Microsoft’s Office Lens

I was at a parenting seminar last year and while I took photos of some slides that just couldn’t be captured in the notes I was taking in Google Keep. A parent near me kept standing up to take photos of the slides and I could see on his screen these red borders pop up and flicker around and when he captured the image, instead of capturing the slide at an angle, it looked like he had photographed it straight on and only the slide (not the screen or rest of the wall) was captured.

What magical tool (app) is this? My phone battery was perilously low so I could only look it up later based on noting the red circular icon I could see from afar but Google knew what I was looking for: Microsoft’s Office Lens.

I’m such a fan. It’s a boon when you are digitizing documents and you know I’m hell-bent on that. The app’s camera isn’t the best and I characterize the images as stark looking and edit if required. It’s a great feeling – to me – when I download and app and find myself using it! And I’m such an advertiser of it, too, mentioning it to NPY as often as it crosses my mind. He’s so lazy though he’ll only install if I do it for him. And he won’t think of the instances to use it instead of his regular camera app.

And it’s pretty good for digitizing kid art – which the kid is also aware enough to know I do at times and it’s a compliment to him, such that he asks me if I have taken a picture.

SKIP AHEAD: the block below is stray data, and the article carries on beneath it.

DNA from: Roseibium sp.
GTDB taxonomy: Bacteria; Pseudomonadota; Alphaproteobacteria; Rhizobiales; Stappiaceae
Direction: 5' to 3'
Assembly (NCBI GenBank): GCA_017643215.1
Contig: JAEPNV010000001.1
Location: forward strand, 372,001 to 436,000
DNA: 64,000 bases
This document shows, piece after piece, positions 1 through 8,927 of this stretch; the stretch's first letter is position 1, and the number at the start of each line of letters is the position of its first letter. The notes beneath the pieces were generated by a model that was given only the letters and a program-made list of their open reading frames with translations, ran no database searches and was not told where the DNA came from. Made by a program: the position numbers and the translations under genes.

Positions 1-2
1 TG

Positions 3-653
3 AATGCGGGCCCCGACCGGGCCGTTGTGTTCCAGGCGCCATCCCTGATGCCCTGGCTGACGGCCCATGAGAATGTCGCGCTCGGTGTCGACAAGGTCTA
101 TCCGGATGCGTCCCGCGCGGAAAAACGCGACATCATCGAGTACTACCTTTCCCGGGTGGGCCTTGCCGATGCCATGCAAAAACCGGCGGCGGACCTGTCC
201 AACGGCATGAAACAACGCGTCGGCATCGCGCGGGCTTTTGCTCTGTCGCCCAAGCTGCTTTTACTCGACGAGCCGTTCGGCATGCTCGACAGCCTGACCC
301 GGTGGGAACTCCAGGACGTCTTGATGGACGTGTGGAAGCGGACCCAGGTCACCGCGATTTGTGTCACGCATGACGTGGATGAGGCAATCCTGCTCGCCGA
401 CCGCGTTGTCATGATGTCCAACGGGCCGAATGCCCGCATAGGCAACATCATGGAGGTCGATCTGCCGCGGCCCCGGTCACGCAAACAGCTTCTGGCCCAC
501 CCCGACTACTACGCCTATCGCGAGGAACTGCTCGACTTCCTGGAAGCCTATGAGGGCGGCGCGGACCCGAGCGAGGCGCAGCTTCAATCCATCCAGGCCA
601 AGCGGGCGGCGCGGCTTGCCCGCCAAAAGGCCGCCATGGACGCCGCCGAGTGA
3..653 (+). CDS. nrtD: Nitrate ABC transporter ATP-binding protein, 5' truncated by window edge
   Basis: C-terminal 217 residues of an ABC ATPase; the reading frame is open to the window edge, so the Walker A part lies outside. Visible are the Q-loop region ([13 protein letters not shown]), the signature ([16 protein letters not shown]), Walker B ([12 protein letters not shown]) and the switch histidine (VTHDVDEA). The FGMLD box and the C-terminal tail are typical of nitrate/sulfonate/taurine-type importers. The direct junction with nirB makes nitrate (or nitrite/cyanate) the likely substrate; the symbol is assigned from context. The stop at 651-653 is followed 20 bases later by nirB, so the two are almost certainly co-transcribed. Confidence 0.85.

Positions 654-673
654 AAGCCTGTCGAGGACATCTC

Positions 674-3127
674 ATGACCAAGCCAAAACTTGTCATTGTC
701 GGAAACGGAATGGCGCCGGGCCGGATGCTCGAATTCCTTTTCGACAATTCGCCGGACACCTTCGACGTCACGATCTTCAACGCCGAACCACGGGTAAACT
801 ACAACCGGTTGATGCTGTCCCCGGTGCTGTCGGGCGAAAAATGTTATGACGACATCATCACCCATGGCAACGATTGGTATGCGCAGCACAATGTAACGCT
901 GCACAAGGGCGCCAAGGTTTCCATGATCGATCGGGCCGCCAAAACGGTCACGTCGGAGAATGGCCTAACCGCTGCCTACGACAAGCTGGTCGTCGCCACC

Evan drew this at daycare. He’s most interested in drawing trucks with tiny and numerous wheels or firetrucks with details like ladders and hoses. These days he’s adding details like steering wheel and a foot pedal. Most of the time he’ll draw an arm of leg but drawing the person is not important.

He was reluctant to write his name mostly but I think we’ve had a breakthrough. First, he wrote E, no problem, and pretty good stroke order. He’s even okay with writing N because I told him it’s two Is connected with a “whee” (slide). That’s not good stroke order and sometimes -half the time – it’s a backwards N.

Recently, I told him that V and A are a series of slides.

After he drew his truck, I suggested he write his name so we knows it’s his drawing. He said he only wanted to write an E. When he wrote the E atop the truck, I noted the firetruck was carrying an E and be was willing to write more letters across the truck. The V is a “down whee” followed by an “up whee”. The A he ended up writing right to left instead because it’s basically the opposite in whees and the N the thought for a second after drawing the two Is and picked the right direction!

While sometimes he wants to write letters big to fill the page, I want him to be able to control it and write smaller. Which he did this time. I’m so proud of him.

I don’t believe in grabbing his hand to guide him and he hasn’t needed it. He’s writing with his right hand but I wouldn’t be discouraging if he was left handed.

The following is from just five days earlier, where I didn’t have effective persuasion, stroke order all wrong too in addition to other things!

It bugs me how the paper is angled because I was trying to avoid casting a shadow standing directly overhead. My overriding thought is … I should have used Microsoft Office Lens!

Update (5 August 2019)

An example of the scenario that got me using Microsoft Lens – I wanted to capture a sign but I wasn’t standing right in front of it and it was so wide I probably couldn’t capture it all with the camera and still standing on the sidewalk. Microsoft Lens was able to interpret the angle and reproduce the sign as if I were looking at it straight on.

On this day..